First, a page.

Apple Watch Blood Oxygen Monitoring Feature Found in iOS 14 Code
Apple is working on a new Apple Watch feature that detects blood oxygen levels, according to newly discovered code snippets in iOS 14 (via 9to5Mac).
Blood oxygen saturation naturally fluctuates throughout the day, but large variations can be linked to health issues. For example, 95-100 percent oxygen in the blood is considered normal, but a drop below that percentage could be a sign of a serious respiratory or cardiac problem.
At the center of Apple's new feature is a new health notification based on blood oxygen levels – when Apple Watch blood oxygen saturation drops below a certain threshold, the wearer is alerted, just like existing heart rate notifications.
Apple holds patents for blood oxygen monitoring, and early prototypes of the first Apple Watch featured sensors that measured blood oxygen monitoring among other biometrics, but many of these functions never made it into the final product because of consistency issues.
When the original Apple Watch was released back in 2015, iFixit actually discovered that Apple's heart sensors have the capability to monitor blood oxygen levels, but Apple has never activated it.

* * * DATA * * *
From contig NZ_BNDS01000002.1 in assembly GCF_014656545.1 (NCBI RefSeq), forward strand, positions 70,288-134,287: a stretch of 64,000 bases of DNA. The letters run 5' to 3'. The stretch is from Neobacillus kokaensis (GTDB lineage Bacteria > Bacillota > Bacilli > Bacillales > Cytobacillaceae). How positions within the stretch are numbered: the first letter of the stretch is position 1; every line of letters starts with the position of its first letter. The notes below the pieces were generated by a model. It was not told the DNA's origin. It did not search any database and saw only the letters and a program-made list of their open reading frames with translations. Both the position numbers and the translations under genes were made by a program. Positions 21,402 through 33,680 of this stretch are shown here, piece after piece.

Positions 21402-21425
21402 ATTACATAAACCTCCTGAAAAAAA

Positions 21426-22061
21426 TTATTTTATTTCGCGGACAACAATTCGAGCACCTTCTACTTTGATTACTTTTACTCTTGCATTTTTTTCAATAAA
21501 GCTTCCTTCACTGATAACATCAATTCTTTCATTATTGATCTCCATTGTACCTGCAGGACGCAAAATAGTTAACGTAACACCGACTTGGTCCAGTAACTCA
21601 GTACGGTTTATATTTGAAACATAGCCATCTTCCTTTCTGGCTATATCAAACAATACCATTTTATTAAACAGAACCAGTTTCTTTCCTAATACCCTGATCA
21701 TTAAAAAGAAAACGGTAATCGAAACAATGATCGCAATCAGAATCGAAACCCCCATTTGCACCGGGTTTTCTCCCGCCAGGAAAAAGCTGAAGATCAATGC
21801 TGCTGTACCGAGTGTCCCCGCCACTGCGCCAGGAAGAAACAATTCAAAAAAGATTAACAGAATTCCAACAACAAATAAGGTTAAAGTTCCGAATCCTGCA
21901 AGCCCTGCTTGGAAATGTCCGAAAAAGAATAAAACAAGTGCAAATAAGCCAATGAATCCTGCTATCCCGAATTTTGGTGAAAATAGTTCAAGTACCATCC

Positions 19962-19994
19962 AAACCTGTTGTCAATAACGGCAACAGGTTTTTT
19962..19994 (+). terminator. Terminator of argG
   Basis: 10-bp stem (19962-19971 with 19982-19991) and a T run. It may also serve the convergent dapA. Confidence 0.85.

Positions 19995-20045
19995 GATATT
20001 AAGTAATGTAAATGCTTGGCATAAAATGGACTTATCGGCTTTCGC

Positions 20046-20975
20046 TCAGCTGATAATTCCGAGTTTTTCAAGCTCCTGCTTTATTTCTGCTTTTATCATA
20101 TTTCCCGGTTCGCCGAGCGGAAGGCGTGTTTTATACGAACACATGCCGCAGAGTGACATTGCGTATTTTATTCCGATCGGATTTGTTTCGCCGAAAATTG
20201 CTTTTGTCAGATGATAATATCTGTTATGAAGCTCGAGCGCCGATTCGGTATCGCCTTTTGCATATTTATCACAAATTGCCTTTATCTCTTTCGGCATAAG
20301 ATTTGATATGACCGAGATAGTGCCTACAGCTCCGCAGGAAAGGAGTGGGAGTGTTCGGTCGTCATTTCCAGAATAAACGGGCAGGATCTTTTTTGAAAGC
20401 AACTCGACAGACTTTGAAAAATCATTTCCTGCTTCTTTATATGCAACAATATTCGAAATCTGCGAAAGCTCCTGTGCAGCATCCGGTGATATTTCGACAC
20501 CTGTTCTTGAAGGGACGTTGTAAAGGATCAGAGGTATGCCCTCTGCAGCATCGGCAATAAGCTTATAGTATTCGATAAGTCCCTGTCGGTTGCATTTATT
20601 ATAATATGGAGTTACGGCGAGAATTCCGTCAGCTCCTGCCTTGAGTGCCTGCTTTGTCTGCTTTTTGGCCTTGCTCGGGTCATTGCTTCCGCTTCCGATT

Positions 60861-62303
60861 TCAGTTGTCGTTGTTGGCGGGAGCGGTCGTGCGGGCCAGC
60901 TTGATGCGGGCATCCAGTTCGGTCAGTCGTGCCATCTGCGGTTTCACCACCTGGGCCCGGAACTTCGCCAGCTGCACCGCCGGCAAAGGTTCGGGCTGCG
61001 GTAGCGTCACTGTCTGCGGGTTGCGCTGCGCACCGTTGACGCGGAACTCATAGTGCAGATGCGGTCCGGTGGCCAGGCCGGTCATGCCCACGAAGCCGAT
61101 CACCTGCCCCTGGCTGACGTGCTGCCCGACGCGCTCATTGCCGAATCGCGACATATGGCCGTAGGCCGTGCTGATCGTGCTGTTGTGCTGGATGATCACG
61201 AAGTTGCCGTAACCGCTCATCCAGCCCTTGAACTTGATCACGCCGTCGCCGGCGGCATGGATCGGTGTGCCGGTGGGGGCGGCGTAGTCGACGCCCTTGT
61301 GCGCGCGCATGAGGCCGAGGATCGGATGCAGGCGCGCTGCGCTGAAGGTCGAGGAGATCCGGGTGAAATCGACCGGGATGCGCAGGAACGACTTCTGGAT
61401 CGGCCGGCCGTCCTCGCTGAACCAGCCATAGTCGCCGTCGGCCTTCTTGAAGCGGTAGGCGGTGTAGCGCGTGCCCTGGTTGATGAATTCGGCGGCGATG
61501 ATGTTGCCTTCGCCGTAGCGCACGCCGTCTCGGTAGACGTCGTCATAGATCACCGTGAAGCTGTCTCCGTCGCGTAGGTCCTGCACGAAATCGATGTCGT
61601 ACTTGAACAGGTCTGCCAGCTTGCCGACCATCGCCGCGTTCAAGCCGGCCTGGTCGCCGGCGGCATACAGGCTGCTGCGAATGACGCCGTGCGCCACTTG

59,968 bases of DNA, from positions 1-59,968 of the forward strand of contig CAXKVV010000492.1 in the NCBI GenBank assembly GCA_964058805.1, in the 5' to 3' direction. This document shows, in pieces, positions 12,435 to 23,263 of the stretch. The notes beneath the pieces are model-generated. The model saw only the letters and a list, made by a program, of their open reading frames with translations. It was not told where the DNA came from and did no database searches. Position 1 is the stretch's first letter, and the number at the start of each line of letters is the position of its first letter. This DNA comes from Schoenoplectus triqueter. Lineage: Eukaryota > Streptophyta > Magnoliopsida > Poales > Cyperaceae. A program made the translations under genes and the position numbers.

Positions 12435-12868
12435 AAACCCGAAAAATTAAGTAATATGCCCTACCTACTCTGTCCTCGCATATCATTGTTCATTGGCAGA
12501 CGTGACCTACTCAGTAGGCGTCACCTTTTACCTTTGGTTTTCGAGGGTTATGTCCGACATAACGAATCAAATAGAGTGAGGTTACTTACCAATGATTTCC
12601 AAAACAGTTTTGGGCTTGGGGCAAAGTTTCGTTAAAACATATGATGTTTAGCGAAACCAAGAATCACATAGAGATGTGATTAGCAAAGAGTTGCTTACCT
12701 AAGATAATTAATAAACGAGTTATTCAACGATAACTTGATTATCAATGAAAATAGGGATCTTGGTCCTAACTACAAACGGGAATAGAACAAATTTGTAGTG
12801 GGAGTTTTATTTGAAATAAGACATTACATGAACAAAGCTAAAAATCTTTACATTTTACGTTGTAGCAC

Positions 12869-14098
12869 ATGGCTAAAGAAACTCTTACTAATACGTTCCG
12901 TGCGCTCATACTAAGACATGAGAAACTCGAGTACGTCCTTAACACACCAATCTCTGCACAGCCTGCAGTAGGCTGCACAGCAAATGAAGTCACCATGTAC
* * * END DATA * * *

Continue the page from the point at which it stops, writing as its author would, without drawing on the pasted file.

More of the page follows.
It remains to be seen whether the latest incarnation of the feature will rely on new hardware in the Apple Watch Series 6 or if it will come as a software update as part of watchOS 7, both of which are expected to arrive this year. Rumors persist that sleep tracking will also be included in the next Apple Watch model.
Other smartwatch and fitness tracker makers including Google-owned Fitbit already offer blood oxygen monitoring features in some of their devices, so Apple is playing catch-up in this regard, but that could mean the company has a more advanced implementation of the feature in the works.
Top Rated Comments
In order to measure SpO2 you require a red & infrared LED array - not green & infrared. Green LEDs are very good at detecting a pulsatile flow of a red substance (ie. Blood) even in tricky situations where there is lots of movement; red, not so much. This is why most fitness trackers use green LEDs for pulse rate detection during workouts.
A pulse oximeter needs a red & infrared LED due to the unique characteristics of the difference between the absorption spectra of oxygenated haemoglobin & deoxygenated haemoglobin at very specific light frequencies - which just happen to be red (660nm) & infrared (940nm).
Unless the old hardware has a dormant red LED which I’m pretty sure it doesn’t, this will require new hardware. But I would also question the need for it for the general public, unless it is coupled with sleep monitoring.
Disclosure: I’m an Anaesthesiologist (and an Apple Developer ;)).
Let's hope this feature becomes available and I hope it can measure blood/oxygen levels accurately.
I am looking forward to seeing this.